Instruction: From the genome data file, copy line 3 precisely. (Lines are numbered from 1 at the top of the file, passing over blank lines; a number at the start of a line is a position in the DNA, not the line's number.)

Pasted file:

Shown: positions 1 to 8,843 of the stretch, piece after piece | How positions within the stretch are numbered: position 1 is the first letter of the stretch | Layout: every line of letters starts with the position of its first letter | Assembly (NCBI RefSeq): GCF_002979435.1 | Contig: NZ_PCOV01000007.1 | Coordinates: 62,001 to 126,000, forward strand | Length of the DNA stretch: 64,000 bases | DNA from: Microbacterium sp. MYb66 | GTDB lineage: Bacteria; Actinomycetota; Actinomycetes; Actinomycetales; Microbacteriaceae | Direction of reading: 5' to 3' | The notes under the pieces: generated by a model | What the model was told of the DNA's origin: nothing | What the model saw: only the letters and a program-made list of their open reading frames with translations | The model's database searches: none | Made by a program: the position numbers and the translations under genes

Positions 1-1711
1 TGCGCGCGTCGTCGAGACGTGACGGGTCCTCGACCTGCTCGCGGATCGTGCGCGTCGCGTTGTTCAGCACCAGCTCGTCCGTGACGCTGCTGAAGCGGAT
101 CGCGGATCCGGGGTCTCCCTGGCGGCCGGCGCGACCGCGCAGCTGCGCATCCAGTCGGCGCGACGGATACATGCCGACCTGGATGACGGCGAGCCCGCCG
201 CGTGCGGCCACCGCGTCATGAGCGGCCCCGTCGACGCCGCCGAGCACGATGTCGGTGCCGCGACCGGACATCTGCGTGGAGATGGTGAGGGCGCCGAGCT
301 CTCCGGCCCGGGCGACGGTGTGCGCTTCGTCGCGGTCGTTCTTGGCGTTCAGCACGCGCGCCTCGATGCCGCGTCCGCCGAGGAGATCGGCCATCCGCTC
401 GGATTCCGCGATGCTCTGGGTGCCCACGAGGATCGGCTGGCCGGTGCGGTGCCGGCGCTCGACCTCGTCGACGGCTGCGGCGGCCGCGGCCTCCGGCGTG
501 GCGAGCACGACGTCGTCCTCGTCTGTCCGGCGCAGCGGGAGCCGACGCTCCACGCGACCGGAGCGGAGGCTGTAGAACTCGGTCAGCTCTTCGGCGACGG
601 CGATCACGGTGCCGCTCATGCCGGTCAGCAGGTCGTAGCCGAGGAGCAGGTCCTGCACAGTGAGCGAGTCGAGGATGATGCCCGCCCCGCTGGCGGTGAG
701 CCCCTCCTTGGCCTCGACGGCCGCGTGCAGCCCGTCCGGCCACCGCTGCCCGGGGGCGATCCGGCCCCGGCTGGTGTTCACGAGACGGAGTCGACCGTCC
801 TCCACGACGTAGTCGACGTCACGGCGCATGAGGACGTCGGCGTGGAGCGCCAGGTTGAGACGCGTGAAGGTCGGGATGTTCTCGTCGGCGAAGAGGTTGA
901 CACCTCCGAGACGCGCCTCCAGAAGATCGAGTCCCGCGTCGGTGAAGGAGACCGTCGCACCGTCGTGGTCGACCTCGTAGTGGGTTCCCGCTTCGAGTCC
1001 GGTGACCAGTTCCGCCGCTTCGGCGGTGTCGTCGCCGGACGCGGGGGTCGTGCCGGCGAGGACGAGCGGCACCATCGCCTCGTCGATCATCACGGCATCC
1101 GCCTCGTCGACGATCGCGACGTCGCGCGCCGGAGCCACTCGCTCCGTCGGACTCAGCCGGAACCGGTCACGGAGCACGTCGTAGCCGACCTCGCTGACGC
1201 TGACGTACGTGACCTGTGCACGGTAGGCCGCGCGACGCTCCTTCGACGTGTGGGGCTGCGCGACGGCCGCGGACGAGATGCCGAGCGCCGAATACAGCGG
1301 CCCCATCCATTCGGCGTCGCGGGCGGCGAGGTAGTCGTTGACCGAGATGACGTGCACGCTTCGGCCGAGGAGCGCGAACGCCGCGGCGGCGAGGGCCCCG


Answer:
1 TGCGCGCGTCGTCGAGACGTGACGGGTCCTCGACCTGCTCGCGGATCGTGCGCGTCGCGTTGTTCAGCACCAGCTCGTCCGTGACGCTGCTGAAGCGGAT